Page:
Friday News Roundup: Believe it – 70% of world not allowed to believe

The overwhelming majority of stories we find when researching religious diversity news involve some type of religious intolerance. Well, a shocking new statistic came out this week that explains why: 70% of the world’s population lives without religious freedom.

PEW released a groundbreaking study this week entitled, Global Restrictions on Religion. It’s the first quantitative study that measures two things: government infringement and religious-based violence and harassment. The study covered 198 countries representing 99.5% of the world’s population.

The study doesn’t rank countries from “best” to “worst;” instead it groups them into those with very high restrictions, high restrictions, moderate or low.

While some countries, like Vietnam and China have government restriction on religion, they have very little religious violence. Others are just the opposite: Nigeria and Bangladesh are high in hostilities between civilians, but low in government restriction. When rates are high in both measures, such as in Iran, Pakistan and Saudi Arabia, the situation is most intense.

Here are some more interesting stats:

  • The United States, Brazil, Japan, Italy, South Africa and the United Kingdom rank lowest (that is, the least restrictive).
  • Middle East and North Africa have the most government and social religious restrictions while the Americas are the least restrictive region.
  • The percentage of countries with high or very high government restrictions is 20%, which amounts to 57% of the world’s population. This includes Saudi Arabia, Iran and former communist countries, such as Russia, Belarus and Bulgaria.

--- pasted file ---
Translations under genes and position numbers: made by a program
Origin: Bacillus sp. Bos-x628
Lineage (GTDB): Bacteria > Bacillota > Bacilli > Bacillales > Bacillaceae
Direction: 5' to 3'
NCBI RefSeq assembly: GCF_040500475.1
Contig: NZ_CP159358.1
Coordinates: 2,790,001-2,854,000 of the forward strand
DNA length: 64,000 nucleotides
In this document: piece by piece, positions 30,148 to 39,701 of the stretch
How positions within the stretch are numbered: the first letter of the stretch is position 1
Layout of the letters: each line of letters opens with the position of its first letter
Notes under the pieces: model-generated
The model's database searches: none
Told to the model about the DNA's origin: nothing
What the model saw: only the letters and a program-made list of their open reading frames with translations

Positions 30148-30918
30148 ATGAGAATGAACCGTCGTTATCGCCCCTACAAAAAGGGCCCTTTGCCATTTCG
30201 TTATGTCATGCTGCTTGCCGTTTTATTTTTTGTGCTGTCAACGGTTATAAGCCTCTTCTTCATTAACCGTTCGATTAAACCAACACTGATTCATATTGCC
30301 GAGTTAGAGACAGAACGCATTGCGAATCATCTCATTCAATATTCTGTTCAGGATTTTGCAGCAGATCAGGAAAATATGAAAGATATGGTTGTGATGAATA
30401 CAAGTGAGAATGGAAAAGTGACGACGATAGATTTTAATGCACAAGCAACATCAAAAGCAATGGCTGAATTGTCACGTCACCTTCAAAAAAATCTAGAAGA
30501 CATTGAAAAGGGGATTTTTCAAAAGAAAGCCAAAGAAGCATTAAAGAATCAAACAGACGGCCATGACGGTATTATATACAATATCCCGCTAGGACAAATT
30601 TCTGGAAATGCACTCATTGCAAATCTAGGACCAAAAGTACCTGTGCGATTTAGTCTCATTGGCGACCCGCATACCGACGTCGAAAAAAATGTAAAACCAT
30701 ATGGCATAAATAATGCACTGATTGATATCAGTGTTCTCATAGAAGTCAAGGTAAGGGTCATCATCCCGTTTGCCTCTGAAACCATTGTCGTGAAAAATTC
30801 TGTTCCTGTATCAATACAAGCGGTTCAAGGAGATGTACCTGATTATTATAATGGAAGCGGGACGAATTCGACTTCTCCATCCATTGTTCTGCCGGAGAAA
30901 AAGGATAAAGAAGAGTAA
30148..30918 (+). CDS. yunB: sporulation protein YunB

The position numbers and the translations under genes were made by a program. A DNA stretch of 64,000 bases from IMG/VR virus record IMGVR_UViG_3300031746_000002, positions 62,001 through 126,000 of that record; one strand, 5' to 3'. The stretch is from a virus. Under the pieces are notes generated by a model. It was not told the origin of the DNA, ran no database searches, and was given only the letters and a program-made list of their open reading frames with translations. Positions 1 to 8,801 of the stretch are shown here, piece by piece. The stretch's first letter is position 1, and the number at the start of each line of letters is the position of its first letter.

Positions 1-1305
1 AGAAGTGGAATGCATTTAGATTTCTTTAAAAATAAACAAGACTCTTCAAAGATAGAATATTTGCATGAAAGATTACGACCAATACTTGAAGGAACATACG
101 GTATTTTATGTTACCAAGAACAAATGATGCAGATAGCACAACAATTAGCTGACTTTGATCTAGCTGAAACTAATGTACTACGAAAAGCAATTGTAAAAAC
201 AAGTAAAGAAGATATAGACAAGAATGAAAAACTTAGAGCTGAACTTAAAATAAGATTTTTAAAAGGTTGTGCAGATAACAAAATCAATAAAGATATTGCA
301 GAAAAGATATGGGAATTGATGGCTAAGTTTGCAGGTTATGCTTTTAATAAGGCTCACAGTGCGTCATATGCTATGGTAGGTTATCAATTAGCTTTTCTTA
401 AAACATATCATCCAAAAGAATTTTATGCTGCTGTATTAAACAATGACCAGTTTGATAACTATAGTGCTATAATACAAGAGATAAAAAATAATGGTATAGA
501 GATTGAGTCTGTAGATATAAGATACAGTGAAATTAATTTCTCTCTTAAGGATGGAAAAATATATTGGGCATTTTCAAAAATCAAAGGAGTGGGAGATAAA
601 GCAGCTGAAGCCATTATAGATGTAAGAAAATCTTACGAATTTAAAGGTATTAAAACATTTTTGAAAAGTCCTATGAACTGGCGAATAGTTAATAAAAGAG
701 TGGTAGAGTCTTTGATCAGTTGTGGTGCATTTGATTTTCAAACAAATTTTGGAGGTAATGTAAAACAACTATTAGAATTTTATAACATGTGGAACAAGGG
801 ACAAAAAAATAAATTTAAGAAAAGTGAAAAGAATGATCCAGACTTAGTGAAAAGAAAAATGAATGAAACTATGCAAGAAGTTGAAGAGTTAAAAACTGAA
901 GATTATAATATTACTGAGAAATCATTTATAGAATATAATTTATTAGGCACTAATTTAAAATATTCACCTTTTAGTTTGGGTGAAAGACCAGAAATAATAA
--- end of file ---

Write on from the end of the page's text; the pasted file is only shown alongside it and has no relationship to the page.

• European governments place more restrictions on religion than do governments in sub-Saharan Africa or South America
  • U.S. has relatively few government restrictions, but hostilities here exceed those in several other democracies like Brazil and Japan.

It’s easy to look at these stats and be astounded. As with any study, no matter how comprehensive, results should be taken with a grain of salt, but there’s still a critical take-away: in too many places, individuals are persecuted and attacked because of their religion. PEW has pinpointed areas with the greatest need and reminded us that there’s a great deal of work to be done.

AP, CNN, and The Economist report.

Americans United praises the United States for “getting it right” and FaithWorld weighs in.

And in other news, the “December Dilemma” and “War on Christmas” are still nabbing headlines:

Have a great weekend!